“As of right now, the way it’s trending, it’s looking like one of the worst years in Chignik history,” says Ross Renick, the management biologist for the Chignik area.
Chignik has two sockeye runs — an early run and a late run. The early run escapement is at about 140,000 fish — barely a fourth of the pre-season forecast. This is the third year in a row that the early run has failed to make escapement goals, and this year, the late run seems to be failing as well. The late run escapement is at only a third of its forecast — it just passed 100,000 fish.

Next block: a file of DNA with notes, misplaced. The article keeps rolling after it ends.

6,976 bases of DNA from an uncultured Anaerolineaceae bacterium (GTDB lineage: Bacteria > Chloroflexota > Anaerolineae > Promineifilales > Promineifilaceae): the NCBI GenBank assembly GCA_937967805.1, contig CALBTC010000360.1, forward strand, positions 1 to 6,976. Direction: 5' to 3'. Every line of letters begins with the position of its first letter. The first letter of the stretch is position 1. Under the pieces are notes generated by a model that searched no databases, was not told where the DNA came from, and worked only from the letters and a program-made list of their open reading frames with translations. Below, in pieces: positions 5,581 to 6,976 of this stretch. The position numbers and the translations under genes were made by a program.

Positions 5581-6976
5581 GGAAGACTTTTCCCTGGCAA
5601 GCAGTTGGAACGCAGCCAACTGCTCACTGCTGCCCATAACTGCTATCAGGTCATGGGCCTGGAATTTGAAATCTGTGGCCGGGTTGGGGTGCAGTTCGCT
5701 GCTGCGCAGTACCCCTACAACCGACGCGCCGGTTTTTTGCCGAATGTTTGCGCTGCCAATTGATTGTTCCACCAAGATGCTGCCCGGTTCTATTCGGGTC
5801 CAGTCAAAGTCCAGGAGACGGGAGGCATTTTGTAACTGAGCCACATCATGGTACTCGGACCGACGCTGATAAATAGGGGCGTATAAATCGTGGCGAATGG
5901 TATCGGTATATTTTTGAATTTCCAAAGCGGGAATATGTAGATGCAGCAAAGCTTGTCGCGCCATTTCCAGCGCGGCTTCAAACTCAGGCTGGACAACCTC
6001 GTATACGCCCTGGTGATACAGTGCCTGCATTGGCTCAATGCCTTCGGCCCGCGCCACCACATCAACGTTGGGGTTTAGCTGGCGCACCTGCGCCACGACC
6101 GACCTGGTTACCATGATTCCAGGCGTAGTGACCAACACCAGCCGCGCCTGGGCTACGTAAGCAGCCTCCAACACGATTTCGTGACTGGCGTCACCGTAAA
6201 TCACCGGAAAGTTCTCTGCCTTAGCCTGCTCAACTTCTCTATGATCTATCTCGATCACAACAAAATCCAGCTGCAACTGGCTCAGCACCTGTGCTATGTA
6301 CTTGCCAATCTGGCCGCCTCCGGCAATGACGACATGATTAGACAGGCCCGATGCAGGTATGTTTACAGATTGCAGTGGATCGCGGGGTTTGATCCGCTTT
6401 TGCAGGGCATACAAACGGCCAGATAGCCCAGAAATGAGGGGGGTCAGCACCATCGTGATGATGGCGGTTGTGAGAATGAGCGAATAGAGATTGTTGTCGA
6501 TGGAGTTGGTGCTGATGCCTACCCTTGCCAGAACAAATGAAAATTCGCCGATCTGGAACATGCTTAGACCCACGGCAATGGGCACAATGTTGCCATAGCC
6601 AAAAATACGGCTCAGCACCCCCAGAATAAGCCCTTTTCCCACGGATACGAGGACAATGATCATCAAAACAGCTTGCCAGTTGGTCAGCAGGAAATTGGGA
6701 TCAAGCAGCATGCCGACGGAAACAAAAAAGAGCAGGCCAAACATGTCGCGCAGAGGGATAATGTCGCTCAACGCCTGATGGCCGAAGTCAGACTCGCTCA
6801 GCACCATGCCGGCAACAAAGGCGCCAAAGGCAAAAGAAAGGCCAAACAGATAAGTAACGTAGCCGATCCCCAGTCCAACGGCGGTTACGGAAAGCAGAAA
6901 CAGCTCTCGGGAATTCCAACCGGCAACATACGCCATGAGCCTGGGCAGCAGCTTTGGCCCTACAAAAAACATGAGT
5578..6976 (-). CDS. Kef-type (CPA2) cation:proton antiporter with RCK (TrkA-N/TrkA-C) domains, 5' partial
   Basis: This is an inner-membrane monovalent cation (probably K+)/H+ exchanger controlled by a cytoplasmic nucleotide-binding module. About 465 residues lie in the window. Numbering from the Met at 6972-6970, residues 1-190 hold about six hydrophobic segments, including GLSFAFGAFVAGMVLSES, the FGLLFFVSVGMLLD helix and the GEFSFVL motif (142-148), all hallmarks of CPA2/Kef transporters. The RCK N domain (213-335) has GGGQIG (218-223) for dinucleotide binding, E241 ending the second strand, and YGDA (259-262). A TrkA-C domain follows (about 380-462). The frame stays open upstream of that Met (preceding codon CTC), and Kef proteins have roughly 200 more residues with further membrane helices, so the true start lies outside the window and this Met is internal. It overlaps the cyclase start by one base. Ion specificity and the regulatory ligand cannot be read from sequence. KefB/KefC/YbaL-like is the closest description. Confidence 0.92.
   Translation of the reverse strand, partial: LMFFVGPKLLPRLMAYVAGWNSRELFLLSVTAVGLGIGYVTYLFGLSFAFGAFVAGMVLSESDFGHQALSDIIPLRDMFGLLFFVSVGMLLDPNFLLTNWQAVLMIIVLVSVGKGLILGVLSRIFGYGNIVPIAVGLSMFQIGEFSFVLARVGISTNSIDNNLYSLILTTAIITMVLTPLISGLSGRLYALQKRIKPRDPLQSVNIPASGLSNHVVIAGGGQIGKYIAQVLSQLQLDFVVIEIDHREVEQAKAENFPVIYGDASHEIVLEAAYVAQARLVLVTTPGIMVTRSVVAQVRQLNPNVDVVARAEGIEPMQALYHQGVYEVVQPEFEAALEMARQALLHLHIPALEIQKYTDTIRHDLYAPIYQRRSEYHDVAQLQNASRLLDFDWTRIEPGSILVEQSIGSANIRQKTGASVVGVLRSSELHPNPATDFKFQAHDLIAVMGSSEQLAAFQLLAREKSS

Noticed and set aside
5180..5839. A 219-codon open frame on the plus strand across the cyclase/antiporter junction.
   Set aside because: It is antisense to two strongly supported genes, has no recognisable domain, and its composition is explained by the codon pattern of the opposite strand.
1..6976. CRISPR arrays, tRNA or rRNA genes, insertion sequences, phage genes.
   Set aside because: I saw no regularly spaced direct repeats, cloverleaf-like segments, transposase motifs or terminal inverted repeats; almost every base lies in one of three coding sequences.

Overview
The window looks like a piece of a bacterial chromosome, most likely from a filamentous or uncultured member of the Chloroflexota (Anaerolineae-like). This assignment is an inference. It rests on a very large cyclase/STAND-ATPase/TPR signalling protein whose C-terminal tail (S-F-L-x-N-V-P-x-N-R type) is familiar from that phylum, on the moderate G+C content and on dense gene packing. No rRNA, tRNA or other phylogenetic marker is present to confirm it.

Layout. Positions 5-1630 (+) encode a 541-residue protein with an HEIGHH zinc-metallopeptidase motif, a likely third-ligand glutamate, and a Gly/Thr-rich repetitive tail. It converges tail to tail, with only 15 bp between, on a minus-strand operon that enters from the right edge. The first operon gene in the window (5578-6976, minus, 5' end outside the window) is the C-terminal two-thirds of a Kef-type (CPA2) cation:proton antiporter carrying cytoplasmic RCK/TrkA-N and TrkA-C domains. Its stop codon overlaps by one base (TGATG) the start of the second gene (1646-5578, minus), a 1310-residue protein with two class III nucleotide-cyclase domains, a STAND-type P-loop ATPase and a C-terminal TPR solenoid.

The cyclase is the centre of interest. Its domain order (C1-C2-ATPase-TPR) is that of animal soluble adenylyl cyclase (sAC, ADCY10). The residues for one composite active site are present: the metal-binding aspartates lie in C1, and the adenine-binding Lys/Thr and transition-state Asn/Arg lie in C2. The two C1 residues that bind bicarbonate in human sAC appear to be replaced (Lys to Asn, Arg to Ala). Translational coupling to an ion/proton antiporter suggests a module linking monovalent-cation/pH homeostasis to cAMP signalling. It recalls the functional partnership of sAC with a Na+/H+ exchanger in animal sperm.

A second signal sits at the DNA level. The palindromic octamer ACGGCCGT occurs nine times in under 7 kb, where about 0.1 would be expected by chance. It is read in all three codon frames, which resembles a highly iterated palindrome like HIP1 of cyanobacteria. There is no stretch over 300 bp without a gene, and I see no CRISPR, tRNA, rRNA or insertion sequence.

“Usually the criteria for a stock of concern is 3 years of not meeting the minimum escapement goal, so there is the potential that this early run could turn into a stock of concern,” Renick added.
Those salmon runs are the foundation of life in the region. Ben Allen, a member of the Chignik city council and a fisherman explains: “It’s hard to write a budget when you don’t even know if a fishery is going to exist. And how many people are going to be in your town any more. And what you’re even going to do for an income.”